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Posted 20 July 2012 - 02:04 PM

Just got back from an IMAX showing of The Dark Knight Rises. Yeah, I loved it. I'll probably go see it again very soon. I think it's outstandingly excecuted and it never feels close to its 2 hour 45 minute runtime. Anne Hathway was terrific and by the end of this film you'll feel a bit fatigued because the climax is insanely intense. I've chosen a two word review for this film: "Methodical Chaos". And when you see it, you'll understand exactly what I mean.

#37 Izo

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Posted 22 July 2012 - 04:54 PM

The Dark Knight Rises

Nolan's "Dark Knight Trilogy" ends reasonably strongly. For me, it falls somwhere between Batman Begins and the all-out great The Dark Knight as far as quality goes. Like all of Nolan's films, the film is incredibly plot-y and thematically rich, but the director manages to juggle at least a half-dozen important characters and plenty of twists and turns admirably. The film doesn't feel as long as it's nearly three-hour runtime, and that is one hell of a compliment. Having said that, this isn't going to be the picture that will convert anyone on Nolan. There are plenty of examples of confusingly-edited action sequence where the actual geography of the locations is hard or impossible to decipher. For whatever reason, these kinds of things don't tend to bother me as much as they do many others, though. There are also some less-than-fleshed-out characters, but I really admire Nolan's smart casting decisions. By casting, for example, Matthew Modine as a cowardly police officer, we tend to forget that the character's screentime doesn't amount to much and he becomes more memorable than he otherwise would be.

My favorite character in the series remains Gary Oldman's Jim Gordon, and that's unchanged here. The new characters are, on the whole, very well done as well. Joseph Gordon Levitt - who I am predisposed to liking anyway - is excellent in his meaty role, as is Anne Hathaway as the un-named Catwoman. Hers was the character I was most sceptical of going in, but Hathaway never hits any wrong notes and the smart writing skirts around a lot of the potentially silly aspects of her character to make her very compelling. Marion Cotillard, through no fault of her own, doesn't fair as well. On the first viewing, her character's apparent power and fortune in Gotham don't quite make much sense, and late-film revelations seem almost tacked-on and obligatory - though one aspect of it works very well*.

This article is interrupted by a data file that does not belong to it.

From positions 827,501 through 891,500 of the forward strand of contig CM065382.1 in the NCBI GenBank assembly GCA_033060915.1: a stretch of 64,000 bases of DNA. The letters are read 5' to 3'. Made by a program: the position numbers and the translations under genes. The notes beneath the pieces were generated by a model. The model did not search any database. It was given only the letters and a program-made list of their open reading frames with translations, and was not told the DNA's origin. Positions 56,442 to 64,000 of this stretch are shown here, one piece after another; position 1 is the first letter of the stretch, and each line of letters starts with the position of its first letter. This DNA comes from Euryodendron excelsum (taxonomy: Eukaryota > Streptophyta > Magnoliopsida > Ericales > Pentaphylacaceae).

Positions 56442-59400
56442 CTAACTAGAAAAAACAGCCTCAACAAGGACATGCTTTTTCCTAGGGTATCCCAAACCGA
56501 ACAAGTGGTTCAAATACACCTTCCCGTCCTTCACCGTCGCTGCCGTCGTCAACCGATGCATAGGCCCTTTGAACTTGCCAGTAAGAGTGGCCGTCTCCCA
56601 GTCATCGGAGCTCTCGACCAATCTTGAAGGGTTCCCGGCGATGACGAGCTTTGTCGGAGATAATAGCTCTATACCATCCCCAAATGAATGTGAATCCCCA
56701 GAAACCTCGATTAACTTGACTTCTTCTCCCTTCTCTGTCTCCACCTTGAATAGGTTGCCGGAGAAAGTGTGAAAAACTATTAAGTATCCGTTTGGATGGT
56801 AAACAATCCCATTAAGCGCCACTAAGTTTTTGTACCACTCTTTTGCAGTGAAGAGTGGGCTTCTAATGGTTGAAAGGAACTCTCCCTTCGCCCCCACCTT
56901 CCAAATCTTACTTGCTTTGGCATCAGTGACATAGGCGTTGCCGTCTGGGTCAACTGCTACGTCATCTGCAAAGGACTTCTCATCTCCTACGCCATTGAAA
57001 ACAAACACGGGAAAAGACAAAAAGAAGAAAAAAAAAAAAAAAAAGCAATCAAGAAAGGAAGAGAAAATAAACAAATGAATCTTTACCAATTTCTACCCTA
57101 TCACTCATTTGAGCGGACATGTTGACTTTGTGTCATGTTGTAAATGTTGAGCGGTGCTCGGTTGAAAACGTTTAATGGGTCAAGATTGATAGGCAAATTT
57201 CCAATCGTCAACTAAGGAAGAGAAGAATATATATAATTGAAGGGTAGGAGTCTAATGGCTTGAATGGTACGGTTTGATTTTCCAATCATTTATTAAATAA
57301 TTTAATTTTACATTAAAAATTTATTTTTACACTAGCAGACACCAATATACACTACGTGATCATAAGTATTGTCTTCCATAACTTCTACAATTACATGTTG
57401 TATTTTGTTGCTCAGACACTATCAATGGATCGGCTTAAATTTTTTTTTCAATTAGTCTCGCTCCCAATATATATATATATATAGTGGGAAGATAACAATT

After the fiasco that is Batman & Robin, I was honestly not looking forward to revisiting the Bane character, but as with Heath Ledger's casting as the Joker, I am very pleased to have been wrong. Tom Hardy is excellent in the role, which is no small feat given the fact that the only part of his face you can see are his very expressive eyes. Hardy's voice is perfect in the film, hitting all of the right notes and having a real sense of blunt, refined intelligence, which is something the hunk of meat in the earlier film lacked.

The film's best extended set piece begins with the football stadium sequence and goes on for quite a long time. It's as good as anything found in any of these films. In the end, I feel my enthusiasm for the picture is enough for me to declare that I love it, just like The Dark Knight and several of Nolan's other films. Granted, I'm a fan of Batman in general, so perhaps my opinion is a bit skewed. In any case, I highly recommend The Dark Knight Rises.



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#38 mikesncc1701

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Posted 23 July 2012 - 11:15 PM

The Dark Knight Rises 9/10.

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#39 Izo

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Posted 26 July 2012 - 02:48 PM

The more I've thought back on it, the more one aspect of The Dark Knight Rises' plot bothers me. I apologize for the unsightly spoiler-post, but there really is no avoiding it.


Spoiler


I love the film, but thinks little logic holes like this make me think that The Dark Knight is far superior.

#40 mikesncc1701

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Posted 26 July 2012 - 03:49 PM

The more I've thought back on it, the more one aspect of The Dark Knight Rises' plot bothers me. I apologize for the unsightly spoiler-post, but there really is no avoiding it.


Spoiler


I love the film, but thinks little logic holes like this make me think that The Dark Knight is far superior.

How does it not make any sense? I saw it again today with my Pops and I still can't find any of these plot holes everyone's talking about.